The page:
Bike travel is meant to be extremely compact and I always take too much shit with me. Where and how does one squeeze it all in? tent, sleeping bag, mat, SLR camera, 200mm and 28mm, tripod, hardrive, backup hardrive, braai grid, tongs, primus, puncture repair kit, mini –compressor, tools, laptop, various chargers, cables and cable ties, washbag, tshirts, thermals and socks etc. Still smarting after the pervious bike was stolen I brought a heavy duty chain and cover for locking at night – just had to ditch em. And to add to the pile of shit – the guys who had just come down from Alaska advided me to get heated jacket and camelback.. I chucked half of the suff and hit the road.
Approaching a rural town near the coast I saw a building that looked familiar and two film art students lurking about with an a celluloid cameras (easily identified by their long greasy hair, pasty skin – not accustomed to natural light). I went on for a while, but it intrigued me, turned around and went back. The schoolhouse in Hitchcocks ‘Birds’. I saw it when I was a kid and the scenes and locations are unforgettable. The two students were lying on the ground to get some interesting angles so I asked a local just to be sure. He pointed out that building was so covered in bird shit – enough said.
Golden Gate was shrouded in mist. The beach area was the run-down Muzinberg of my youth but on a sprawling scale. Headed out to the forest and stopped at Alice’s Restaurant, whos patrons usually arrive in an eclectic and beautiful array of 2-4 wheel vehicles and park them up outside (usually with keys just left in ignition). As in the Arlo Guthry song “you rally can get anything at Alice’s Restaurant” and on to surf spots, Santa Cruz, Monterey, Carmel. etc. Found a campsite on near Monterey beach at and hit the sack.
In the morning it was drizzling. I went for a 5am body surf that woke me up. Set off through costal farm land, air was pungent with strawberries being picked by 1000s of migrants. Turned inland up the Carmel valley (G16) a beautiful road that winds up through vineyards and over the hills to massive fruit farms then across dry hot plains towards the mountains. I got to Sequoia national park early eve and rode about for two hours, staggeringly beautiful ride through the mountain forest and camped under tallest trees I have ever seen.
It was one of those days that that just massive in scenery, 500 miles 0f road and absolute desolation. I left Sequoia Park early, too a windy road through Kings Canyon, then out of the forest and headed south then east. The bush changed from green to gold, I found plenty of back roads and mountain passes to Lake Isabella, China Lake weapons base in middle of nowhere and getting ever more arid. I got to Terona (a shit’ol town) then up the towering Argus Mountains towards Death Valley. I saw no cars for 2 hours and this route in was clearly the road less travelled. I wondered what would happen to me if engine overheated. how far would i make it of foot? why the hell had i come here anyway? My eyeballs began to sizzle and I descended into the vast furnace 1000ft below sea level. By 7pm it had cooled to a near bearable 43deg (see thermometer on bike dashboard). I went for a walk in the dunes and rode on towards and over the Funeral Mountains, Scots Castle and on to Beatty in Nevada. The landscape stretched out 100miles in each direction, low scrub and roads that just roll on and on. On the map was a narrow line road back to California. At that magic 15 minute window just after sunset I snapped some pics of the ancient looking trees then over yet another mountain. It was dark now. High on a platto was a lone farm with an avenue of trees and sprinklers blasting a cool mist into the night. I slowed down to breath it in. My lungs were like hessian sacks. An huge set of wings swooped over the road just above the light beam and landed on a post ahead. I cut ignition and lights and rolled to a stop beside the biggest owl I have ever seen. Its scruffy neck stretched out, waving its head forwards and back trying to make sense of me. I did the same; It whistled that same way humans whistle to tell another humans to come an look at this chump. Its mate whooshed past and perched on a post beside it, both eyeballing and craning their necks at me. I carefully slid my hand into the tank bag flicking camera onto maximum aperture but the head waving instantly stopped. They glared as if to say “Don’t even think about it, Buddy. You survived Death Valley but you are still a long way from anywhere.” We had a stand-off for a while, then rode on into the night.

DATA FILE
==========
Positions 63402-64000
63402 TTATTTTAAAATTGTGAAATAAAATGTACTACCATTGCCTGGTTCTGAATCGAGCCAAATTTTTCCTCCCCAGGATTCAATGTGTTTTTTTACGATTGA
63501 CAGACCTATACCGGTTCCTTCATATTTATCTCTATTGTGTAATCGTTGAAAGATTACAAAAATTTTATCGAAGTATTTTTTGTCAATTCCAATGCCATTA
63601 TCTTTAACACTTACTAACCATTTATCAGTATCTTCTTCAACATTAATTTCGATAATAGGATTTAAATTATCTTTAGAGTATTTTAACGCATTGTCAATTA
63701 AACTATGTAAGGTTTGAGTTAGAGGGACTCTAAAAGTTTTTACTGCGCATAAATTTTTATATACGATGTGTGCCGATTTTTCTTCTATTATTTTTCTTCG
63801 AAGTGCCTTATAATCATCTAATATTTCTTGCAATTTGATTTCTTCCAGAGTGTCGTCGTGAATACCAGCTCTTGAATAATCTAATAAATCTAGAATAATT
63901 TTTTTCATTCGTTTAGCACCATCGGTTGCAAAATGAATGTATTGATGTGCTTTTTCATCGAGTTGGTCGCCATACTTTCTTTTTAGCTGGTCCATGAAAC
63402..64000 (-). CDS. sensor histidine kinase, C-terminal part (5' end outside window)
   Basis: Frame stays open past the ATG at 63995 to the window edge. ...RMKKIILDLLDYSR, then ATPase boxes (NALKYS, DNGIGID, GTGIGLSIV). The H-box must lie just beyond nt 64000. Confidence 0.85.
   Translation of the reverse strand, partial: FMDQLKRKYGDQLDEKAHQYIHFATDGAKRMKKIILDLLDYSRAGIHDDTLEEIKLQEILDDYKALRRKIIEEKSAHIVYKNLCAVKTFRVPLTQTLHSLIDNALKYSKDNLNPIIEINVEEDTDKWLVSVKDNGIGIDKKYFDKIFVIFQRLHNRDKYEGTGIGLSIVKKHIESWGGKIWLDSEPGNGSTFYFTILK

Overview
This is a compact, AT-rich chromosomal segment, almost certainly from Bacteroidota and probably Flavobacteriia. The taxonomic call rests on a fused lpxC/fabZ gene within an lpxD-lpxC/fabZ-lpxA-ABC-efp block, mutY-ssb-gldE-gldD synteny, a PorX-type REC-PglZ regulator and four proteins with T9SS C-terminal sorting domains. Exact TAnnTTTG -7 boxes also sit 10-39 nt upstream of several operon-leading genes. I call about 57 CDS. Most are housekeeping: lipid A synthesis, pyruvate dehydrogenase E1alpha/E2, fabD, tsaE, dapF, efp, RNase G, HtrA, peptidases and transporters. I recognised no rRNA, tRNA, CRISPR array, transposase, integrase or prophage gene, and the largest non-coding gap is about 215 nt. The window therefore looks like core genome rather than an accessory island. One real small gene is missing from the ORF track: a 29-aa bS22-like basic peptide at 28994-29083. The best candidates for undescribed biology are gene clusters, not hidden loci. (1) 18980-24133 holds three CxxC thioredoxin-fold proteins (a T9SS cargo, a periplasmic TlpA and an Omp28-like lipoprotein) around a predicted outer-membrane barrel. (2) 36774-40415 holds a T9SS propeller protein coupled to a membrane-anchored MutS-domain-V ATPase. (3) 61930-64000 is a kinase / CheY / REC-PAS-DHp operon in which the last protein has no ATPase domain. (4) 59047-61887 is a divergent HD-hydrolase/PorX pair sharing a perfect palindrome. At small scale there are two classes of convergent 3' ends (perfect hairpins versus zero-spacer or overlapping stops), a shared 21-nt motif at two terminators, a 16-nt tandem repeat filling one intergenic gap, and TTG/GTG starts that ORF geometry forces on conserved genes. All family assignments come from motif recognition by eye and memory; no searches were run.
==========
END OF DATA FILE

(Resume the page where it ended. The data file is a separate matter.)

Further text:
I didn’t make it to Big Pine. Appart from the feathered outlaws I hadn’t seen anyone for two hours. I took a track into desert rolled out a sleeping mat and collapsed. 5 mins later I hastily put up the tent with one hand while the other hand uncontrollably slapped termites all over me.